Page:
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Susan S. Kaplan

Susan S. Kaplan

Marketing & Outreach Coordinator, Department of Energy Resources

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Here are some more ideas for using less energy, managing your energy bills, and reducing your impact on climate change during the hot weather.

* When buying a room air conditioner, look for one that has earned EPA’s Energy Star. If every room air conditioner in the United States were Energy Star qualified, they would prevent 900 million pounds of greenhouse gas emissions annually—equivalent to the emissions from 80,000 cars.

* Add insulation to your attic to keep cool air in. If every American household did so, Americans would collectively save more than $1.8 billion in yearly energy costs. * Hire a contractor to seal and insulate the interior ductwork in your home (the ducts you can’t reach yourself). For help on choosing the right contractor, go to http://www.energystar.gov/homeimprovement.

* If your central air conditioning unit is more than 12 years old, replacing it with a model that has earned EPA’s Energy Star could cut your cooling costs by 30 percent. For help with these and other energy saving actions, contact Mass Save, an initiative sponsored by Massachusetts’ gas and electric utilities and energy efficiency service providers, which work closely with the Department of Energy Resources.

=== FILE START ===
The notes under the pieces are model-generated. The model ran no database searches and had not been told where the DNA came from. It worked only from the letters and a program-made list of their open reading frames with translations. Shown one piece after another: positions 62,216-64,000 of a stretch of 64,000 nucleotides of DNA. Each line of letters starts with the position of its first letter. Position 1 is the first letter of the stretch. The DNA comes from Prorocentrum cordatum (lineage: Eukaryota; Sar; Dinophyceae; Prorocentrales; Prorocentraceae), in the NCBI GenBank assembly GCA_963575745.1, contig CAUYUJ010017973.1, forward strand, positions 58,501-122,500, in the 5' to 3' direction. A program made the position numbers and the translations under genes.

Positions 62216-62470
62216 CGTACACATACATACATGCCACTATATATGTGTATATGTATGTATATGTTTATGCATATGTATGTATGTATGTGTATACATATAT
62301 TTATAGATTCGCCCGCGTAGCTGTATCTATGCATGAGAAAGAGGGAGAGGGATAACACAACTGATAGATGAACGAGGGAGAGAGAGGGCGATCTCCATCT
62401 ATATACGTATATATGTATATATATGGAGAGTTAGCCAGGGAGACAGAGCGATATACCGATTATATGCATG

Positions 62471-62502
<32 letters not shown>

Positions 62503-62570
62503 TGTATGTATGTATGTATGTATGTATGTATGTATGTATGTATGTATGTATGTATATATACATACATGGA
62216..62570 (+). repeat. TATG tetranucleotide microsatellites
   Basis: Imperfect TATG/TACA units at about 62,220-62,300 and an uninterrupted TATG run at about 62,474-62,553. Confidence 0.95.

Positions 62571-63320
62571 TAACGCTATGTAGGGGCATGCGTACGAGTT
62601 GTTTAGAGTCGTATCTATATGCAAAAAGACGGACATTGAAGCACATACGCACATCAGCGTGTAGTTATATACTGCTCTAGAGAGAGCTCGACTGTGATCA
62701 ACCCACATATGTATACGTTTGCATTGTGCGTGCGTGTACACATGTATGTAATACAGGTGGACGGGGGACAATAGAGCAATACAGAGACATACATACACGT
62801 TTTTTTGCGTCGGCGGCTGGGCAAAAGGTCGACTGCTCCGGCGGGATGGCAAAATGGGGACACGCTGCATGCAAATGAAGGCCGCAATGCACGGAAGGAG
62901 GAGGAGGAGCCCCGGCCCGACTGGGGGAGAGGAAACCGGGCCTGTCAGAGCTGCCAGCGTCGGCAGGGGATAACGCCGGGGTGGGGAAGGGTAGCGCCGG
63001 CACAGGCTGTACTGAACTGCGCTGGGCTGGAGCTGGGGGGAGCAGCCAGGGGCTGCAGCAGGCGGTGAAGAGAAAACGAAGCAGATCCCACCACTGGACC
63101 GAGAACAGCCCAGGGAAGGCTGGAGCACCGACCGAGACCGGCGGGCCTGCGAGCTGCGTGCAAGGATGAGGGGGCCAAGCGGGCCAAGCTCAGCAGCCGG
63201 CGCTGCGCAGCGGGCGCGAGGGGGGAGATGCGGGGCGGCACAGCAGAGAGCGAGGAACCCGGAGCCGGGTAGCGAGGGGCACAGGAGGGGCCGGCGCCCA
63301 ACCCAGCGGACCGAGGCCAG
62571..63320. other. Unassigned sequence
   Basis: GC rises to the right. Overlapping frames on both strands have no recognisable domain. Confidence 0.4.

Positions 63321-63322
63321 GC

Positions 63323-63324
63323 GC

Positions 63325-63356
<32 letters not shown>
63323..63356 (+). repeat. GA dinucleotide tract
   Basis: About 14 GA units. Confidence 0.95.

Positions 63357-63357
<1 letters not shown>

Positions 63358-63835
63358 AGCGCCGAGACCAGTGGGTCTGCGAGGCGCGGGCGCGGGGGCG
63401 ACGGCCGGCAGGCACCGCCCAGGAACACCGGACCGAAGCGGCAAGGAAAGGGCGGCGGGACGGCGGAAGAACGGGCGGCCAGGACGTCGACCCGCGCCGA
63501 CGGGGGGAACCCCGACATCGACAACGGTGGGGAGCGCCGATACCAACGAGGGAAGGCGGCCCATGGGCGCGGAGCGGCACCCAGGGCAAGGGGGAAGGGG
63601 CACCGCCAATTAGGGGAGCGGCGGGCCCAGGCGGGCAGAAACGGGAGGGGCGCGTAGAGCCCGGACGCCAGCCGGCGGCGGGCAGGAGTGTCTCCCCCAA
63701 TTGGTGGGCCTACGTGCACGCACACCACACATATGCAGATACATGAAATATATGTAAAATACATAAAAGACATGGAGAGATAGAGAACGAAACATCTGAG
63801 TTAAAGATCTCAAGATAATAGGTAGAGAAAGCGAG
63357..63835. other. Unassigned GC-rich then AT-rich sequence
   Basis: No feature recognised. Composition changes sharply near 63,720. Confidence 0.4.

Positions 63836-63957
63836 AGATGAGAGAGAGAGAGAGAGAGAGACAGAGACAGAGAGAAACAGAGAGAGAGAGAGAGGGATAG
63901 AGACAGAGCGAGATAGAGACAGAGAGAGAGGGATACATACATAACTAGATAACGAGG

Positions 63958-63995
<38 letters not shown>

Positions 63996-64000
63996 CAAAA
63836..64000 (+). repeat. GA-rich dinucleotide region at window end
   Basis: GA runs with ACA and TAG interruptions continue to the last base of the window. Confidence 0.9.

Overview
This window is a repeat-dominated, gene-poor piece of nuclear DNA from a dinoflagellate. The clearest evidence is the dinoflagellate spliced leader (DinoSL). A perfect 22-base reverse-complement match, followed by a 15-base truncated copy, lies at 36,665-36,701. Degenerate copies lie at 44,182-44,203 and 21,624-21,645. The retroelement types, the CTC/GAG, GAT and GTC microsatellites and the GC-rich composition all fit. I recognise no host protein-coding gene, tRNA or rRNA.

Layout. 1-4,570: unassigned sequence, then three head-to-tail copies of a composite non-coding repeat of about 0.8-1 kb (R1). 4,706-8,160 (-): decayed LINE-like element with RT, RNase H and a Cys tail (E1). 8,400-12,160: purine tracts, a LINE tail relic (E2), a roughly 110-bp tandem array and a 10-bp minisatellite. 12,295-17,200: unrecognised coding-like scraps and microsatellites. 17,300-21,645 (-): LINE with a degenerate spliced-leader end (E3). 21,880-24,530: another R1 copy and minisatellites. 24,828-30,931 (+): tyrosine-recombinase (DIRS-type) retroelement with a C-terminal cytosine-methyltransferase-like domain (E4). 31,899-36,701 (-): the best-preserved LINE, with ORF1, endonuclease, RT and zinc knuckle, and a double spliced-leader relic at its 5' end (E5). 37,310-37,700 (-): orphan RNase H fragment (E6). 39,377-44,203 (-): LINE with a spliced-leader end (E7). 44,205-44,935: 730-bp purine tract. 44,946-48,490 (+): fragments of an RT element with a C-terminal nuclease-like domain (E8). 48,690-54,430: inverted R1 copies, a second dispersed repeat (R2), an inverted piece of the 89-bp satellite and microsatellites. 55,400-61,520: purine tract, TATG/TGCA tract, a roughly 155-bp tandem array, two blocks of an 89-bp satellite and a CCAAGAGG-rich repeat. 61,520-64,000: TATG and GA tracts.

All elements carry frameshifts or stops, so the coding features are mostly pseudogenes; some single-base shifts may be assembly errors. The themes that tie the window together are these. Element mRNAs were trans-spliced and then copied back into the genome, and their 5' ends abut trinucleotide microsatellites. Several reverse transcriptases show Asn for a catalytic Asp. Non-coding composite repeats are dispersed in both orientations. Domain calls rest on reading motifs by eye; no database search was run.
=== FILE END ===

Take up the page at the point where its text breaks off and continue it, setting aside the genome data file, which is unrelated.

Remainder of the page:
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As Deputy Director of DOER's Green Communities Division, Lisa helps lead a team devoted to working with Massachusetts cities and towns to realize environmental and cost benefits of municipal energy efficiency and renewable energy. Prior to joining DOER, Lisa worked in the Executive Office of Energy and Environmental Affairs from 2007 to 2012, first as Press Secretary and then as Assistant Secretary for Communications and Public Affairs. Her previous communications and public relations experience includes both government and the private sector, where, as principal of upWrite Communications, she served clients such as The Trustees of Reservations, The Nature Conservancy, and Partners Health Care/North Shore Medical Center. She began her career as a journalist, covering Beacon Hill for the State House News Service, and later wrote for a variety of other publications including The Boston Globe, Teacher Magazine, Animals Magazine, and The Gulf of Maine Times. The author of two books, Lisa serves on the board of the Saugus River Watershed Council and resides with her family in Melrose.

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